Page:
• Help evaluate predictive tools to weed out any that intentionally or unintentionally promote biases. As BAs we can help the organization examine various measures of success and explain how subjective measures might insidiously shape a tool’s predictions over time. We can look at end-to-end processes and the input to and output from these processes to examine the data for underlying biases. And once we understand the organization’s “system,” we can work with software vendors to help ensure that the software itself is aligned with the organization’s goals and doesn’t have hidden built-in biases.

If, on the other hand, our scope is simply implementing the AI application, much of the needed business analysis could well be short-circuited, resulting in this sorry statistic—72% of executives said their company’s digital efforts are missing revenue expectations.[ii].

Organizations may want us to help them implement AI quickly, but they need us to help them avoid the consequences of falling into the common pitfalls, as so many organizations have done. In other words, we can do our part to help achieve the revenue growth projections when viewing AI as a system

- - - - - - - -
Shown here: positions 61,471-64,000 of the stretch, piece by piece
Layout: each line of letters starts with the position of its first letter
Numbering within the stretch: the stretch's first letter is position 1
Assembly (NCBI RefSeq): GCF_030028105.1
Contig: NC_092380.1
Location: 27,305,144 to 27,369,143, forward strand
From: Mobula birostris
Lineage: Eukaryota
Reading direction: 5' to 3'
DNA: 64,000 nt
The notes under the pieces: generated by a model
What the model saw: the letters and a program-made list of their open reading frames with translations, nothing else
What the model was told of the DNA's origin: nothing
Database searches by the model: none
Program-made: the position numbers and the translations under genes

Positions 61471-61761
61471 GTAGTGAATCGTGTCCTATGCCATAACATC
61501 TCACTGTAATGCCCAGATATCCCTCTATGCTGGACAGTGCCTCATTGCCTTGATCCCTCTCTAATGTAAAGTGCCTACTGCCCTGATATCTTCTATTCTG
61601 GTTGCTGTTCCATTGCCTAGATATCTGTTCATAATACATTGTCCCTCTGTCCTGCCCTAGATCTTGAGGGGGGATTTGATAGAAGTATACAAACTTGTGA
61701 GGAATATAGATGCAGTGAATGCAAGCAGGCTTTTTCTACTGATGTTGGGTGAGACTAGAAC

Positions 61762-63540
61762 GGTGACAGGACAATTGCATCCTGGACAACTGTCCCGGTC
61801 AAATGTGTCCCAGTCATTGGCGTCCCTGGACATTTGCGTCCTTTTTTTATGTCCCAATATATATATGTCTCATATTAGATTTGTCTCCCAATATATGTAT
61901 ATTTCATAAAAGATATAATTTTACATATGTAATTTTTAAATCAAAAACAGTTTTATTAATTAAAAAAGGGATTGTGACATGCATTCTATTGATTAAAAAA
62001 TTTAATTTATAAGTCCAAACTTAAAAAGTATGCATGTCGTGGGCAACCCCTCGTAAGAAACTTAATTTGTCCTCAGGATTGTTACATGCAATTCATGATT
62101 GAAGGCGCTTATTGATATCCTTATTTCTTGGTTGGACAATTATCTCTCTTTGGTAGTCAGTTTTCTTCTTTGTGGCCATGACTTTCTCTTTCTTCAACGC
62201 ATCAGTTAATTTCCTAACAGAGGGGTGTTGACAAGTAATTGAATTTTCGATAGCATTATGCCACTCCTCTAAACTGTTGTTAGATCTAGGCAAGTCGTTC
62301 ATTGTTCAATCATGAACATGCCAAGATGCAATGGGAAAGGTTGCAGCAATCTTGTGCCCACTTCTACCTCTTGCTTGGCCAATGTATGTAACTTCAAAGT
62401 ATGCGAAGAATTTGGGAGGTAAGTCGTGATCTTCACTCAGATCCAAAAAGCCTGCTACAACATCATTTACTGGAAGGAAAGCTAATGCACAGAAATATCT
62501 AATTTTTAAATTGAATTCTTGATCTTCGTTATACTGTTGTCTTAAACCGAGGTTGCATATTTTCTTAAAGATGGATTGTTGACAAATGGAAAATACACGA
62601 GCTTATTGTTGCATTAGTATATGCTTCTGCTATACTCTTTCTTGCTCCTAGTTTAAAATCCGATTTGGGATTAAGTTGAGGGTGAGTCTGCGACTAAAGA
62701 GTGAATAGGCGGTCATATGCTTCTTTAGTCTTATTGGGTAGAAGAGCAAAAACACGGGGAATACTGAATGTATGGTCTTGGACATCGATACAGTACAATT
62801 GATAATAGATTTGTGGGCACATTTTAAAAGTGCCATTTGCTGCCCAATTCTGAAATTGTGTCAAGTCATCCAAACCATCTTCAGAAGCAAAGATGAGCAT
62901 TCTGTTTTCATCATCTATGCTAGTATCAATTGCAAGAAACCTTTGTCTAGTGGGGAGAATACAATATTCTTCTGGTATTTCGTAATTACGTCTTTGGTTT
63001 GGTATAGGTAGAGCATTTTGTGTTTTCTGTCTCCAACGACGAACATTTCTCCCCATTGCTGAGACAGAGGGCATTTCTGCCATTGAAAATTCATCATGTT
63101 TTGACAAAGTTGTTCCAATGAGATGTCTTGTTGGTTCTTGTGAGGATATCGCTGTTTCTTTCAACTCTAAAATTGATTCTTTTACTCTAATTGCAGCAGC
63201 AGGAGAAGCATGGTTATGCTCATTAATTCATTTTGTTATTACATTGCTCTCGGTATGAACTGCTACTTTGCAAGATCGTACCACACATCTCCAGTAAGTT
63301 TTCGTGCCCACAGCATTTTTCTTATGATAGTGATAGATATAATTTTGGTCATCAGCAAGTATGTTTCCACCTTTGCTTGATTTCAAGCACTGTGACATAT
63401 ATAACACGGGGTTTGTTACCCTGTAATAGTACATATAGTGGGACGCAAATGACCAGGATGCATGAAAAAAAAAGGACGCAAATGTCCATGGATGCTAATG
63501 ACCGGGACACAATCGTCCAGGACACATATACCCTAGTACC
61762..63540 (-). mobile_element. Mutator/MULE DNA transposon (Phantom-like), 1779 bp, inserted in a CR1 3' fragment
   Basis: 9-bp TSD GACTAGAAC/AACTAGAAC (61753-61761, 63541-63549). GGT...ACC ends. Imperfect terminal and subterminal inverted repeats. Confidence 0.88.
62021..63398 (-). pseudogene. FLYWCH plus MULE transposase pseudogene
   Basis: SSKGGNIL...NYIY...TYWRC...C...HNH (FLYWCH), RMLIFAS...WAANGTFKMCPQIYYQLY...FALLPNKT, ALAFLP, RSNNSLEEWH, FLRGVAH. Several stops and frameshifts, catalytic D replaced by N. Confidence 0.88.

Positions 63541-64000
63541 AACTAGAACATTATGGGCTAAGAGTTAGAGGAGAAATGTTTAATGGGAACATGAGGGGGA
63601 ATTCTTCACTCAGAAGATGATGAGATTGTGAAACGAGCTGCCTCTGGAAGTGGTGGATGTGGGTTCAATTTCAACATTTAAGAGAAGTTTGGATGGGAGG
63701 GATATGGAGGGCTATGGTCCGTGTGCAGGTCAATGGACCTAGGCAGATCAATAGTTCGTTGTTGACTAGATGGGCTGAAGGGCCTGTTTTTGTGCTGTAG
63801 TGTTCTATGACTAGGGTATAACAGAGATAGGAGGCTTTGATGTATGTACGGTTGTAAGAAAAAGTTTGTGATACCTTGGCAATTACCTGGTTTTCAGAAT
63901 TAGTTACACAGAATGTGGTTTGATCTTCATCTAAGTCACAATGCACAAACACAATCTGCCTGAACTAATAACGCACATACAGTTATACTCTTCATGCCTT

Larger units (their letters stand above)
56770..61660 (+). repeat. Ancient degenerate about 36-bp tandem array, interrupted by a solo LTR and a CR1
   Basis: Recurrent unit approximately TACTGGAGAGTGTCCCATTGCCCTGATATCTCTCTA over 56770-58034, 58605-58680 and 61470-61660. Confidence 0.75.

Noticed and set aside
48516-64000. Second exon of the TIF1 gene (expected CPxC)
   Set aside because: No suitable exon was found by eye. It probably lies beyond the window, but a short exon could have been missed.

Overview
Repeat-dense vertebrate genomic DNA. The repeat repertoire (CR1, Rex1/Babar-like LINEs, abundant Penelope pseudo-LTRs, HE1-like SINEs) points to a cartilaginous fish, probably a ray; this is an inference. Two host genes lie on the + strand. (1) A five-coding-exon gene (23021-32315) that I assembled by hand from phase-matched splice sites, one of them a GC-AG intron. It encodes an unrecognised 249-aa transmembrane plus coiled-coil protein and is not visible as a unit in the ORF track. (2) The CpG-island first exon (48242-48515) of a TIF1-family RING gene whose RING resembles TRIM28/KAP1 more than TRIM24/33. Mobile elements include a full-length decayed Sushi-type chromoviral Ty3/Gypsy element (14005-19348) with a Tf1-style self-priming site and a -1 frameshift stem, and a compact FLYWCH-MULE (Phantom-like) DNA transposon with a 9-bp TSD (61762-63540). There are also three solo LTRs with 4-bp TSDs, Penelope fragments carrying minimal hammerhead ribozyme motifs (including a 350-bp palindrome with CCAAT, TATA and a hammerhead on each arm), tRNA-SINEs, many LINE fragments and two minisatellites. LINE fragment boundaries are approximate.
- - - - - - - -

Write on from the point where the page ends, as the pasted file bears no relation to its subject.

[i] Taking a systems approach to adopting AI by Bhaskar Ghosh, Paul R. Daugherty, H James Wilson, Adam Burden

[ii] Gartner, 11/27/2018 HBR, Every Organizational Function Needs To Work On Digital Transformation

Elizabeth Larson

Elizabeth Larson, has been the CEO for Watermark Learning as well as a consultant and advisor for Educate 360. She has over 35 years of experience in project management and business analysis. Elizabeth has co-authored five books and chapters published in four additional books, as well as articles that appear regularly in BA Times and Project Times. Elizabeth was a lead author/expert reviewer on all editions of the BABOK® Guide, as well as the several of the PMI standards. Elizabeth enjoys traveling, hiking, reading, and spending time with her 6 grandsons and 1 granddaughter.